Radio reporter and podcast producer Jon Kalish is based in Manhattan and has been a freelance contributor to WNYC since 1980. For links to radio docs, podcasts and stories by Jon Kalish, visit his Tumblr page here.
A new feature film retells William Shakespeare's “Romeo and Juliet.” In Yiddish.
Aptly titled “Romeo and Juliet in Yiddish,” it's been screened for enthusiastic audiences in London and Berlin, where it won the audience favorite award at the Berlin Jewish Film Festival.
On Sunday, January 16, the movie has its U.S. debut at Lincoln Center as part of the New York Jewish Film Festival. The film stars first-time actors who left their close-knit Chasidic communities in Brooklyn.
It began in 2006 when director Eve Annenberg stumbled upon Chulent, a weekly gathering of edgy Orthodox and formerly Orthodox Jews. Annenberg, a secular Jew who lives in Manhattan, was very much taken with the Chasidic garb, which struck her as Shakespearean, and the sound of people speaking in Yiddish, the language of her grandparents.
“Hearing Yiddish spoken natively by very young people — it's absolutely exhilirating,” Annenberg said. “It doesn't matter if you don't speak Yiddish. I don't speak Yiddish.
The director got a group of young men who left the Satmar community in Williamsburg to translate Shakespeare's play into Yiddish, which took a year. Over the course of that time, Annenberg was greatly entertained by the stories of two of the dropouts, who lived in a van and engaged in such “youthful hijinx” as marijuana smuggling, credit card fraud and fabricating lost baggage claims at airports.
“It was really cinematic, funny stuff,” Annenberg said. “And I thought, 'Wow! We can use all this. This is great. Let's share this. Let's put it up on the screen. Let's tell it now.'”
Mendy Zafir was about 17 when he left Satmar. He has a face that's been described as angelic. Today, Zafir is 26 and runs a marketing business in Boro Park that serves the Orthodox community. He still remembers those first weeks and months away from Satmar without any marketable skills, unable to speak English.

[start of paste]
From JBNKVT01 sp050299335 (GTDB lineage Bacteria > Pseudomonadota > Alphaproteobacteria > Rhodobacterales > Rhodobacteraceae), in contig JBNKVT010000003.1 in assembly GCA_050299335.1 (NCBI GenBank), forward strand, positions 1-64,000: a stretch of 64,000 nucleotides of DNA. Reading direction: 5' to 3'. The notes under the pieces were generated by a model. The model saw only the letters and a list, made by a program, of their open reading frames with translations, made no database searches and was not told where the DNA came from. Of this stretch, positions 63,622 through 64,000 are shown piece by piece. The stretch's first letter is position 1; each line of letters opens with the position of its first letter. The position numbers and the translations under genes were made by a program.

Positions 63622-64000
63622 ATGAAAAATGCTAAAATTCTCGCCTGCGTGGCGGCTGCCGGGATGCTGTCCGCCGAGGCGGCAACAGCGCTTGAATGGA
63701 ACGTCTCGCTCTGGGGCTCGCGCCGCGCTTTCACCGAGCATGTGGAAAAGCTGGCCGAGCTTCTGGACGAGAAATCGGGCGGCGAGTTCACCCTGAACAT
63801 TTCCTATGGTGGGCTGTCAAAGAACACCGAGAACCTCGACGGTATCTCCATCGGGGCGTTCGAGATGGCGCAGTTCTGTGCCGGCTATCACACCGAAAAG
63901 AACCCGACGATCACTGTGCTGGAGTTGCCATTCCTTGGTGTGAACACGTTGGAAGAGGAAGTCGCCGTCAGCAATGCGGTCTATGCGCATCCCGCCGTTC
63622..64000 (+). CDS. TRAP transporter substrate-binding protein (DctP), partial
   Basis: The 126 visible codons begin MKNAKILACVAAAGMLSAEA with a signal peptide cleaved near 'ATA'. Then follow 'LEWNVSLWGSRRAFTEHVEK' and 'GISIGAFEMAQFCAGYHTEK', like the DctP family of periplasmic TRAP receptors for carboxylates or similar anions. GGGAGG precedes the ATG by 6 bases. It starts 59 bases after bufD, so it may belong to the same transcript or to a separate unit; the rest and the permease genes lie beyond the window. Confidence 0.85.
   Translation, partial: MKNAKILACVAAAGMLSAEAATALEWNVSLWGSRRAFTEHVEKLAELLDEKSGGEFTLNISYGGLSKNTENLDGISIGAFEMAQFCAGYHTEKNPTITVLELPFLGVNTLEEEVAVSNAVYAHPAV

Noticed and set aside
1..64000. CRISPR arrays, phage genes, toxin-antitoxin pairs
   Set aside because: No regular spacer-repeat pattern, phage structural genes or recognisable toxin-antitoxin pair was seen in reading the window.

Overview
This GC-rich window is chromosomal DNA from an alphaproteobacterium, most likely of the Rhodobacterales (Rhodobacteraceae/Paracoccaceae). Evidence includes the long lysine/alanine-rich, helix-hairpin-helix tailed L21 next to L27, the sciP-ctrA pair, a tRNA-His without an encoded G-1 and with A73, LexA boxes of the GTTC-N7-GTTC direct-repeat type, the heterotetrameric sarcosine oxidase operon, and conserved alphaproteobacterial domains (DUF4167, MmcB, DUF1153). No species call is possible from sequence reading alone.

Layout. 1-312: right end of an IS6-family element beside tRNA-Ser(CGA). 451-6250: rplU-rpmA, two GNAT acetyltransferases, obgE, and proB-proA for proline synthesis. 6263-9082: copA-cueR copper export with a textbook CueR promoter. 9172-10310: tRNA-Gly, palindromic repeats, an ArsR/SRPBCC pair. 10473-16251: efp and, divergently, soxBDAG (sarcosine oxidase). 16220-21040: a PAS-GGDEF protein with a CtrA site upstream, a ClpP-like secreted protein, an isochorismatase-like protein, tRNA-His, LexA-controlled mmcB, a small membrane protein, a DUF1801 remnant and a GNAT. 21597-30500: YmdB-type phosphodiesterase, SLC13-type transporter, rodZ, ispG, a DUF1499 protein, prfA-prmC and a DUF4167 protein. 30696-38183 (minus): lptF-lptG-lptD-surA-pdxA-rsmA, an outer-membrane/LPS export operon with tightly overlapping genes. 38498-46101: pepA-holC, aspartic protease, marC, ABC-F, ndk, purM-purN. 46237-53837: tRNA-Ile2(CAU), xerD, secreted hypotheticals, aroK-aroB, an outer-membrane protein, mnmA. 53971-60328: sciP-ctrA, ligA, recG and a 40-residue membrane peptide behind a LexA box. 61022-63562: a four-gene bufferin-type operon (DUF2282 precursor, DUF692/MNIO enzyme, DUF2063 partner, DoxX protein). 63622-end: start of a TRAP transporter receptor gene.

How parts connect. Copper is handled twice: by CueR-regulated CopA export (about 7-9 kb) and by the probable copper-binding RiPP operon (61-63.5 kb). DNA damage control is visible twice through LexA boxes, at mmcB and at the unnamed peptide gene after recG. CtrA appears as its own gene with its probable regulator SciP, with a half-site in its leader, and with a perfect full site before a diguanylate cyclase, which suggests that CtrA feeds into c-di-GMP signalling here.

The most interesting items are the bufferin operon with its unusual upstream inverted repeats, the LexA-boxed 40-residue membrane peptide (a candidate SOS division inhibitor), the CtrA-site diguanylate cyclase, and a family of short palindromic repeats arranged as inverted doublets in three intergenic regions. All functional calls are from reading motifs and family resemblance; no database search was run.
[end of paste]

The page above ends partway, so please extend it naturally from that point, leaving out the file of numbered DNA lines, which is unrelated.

“I once slept on the subway for a month with a friend of mine, and I use to sleep in a van with Lazer,” he said of his friend Lazer Weiss, who also stars in the film.
Those days living in a van are recreated in the film.
In one scene they are lying down on makeshift beds in the van when a call comes in. Would they like to work on a translation of “Romeo and Juliet” into Yiddish?
Weiss asks if the woman who they would work for has food, chocolate or weed.
Isaac Schonfeld, who coordinates the Chulent gatherings, said the young actors in the film who left the religious life are traveling down an arduous path.
“You're leaving community, you're leaving family, you're leaving friends, you're leaving ritual, you're leaving comfort,” he said at one of the late night Chulent parties. “I mean, if you want to make someone insane right quick, take away all those things.”
The young men and women in the film grew up in chasidic households with no TV. They never went to the movies until they left home. Despite their deprivation of the pop culture staples, a couple of them show real promise as actors, according to Eve Shapiro, an acting teacher at Julliard who coached them. She was charmed by Weiss and Zafir, who play Romeo and Benvolio, respectively.
“They have charisma and that's something you cannot teach. You either have it or you don't,” said Shapiro, who trained British actors Alan Rickman and Jonathan Pryce at the Royal Academy of Dramatic Art in London.
In Annenberg's cinematic retelling of “Romeo and Juliet,” the warring Montague and Capulet clans bear a distinct resemblance to the Satmar and Lubavitch Chasidic sects, the character of Friar Lawrence has been transformed into Rabbi Lawrence and Juliet's famous “Wherefore art thou?” soliloguy is delivered from a Brooklyn fire escape.
There's a brief bit of nudity in a scene in which Romeo and Juliet are seen through gauzy fabric romping in bed. Such material would be problematic for observants Jews, who observe tznius, or sexual modesty. A post on an Orthodox Jewish woman's Web site, imamother.com, referred to the movie as a chillul ha shem, a desecration of God's name. Actor Lazer Weiss, who plays Romeo, bristles at such talk.
“This is not a chillul ha shem. This is something beautiful,” Weiss said. “And if you don't get it, call me up and discuss it with me. But chillul ha shem doesn't make any sense because it's not even close to what we trying to do here.
Malky Weiss, who plays Juliet and grew up in a Satmar family in Boro Park, has six sisters and at least one will see the film at Lincoln Center.
“One sister for sure and another sister might come see it,” Weiss said. “I don't want anyone else to come see it. They would just get angry and not really get the movie.
Weis fell in love with Lazer Weiss, the actor who plays Romeo, during the making of the film. They're now living together in the so-called hipster section of Williamsburg and working on a screenplay of their own. It's a comedy about the clash of hipsters and Chasidim in their neighborhood.
Director Eve Annenberg hopes to film another Shakespearean classic in Yiddish this summer.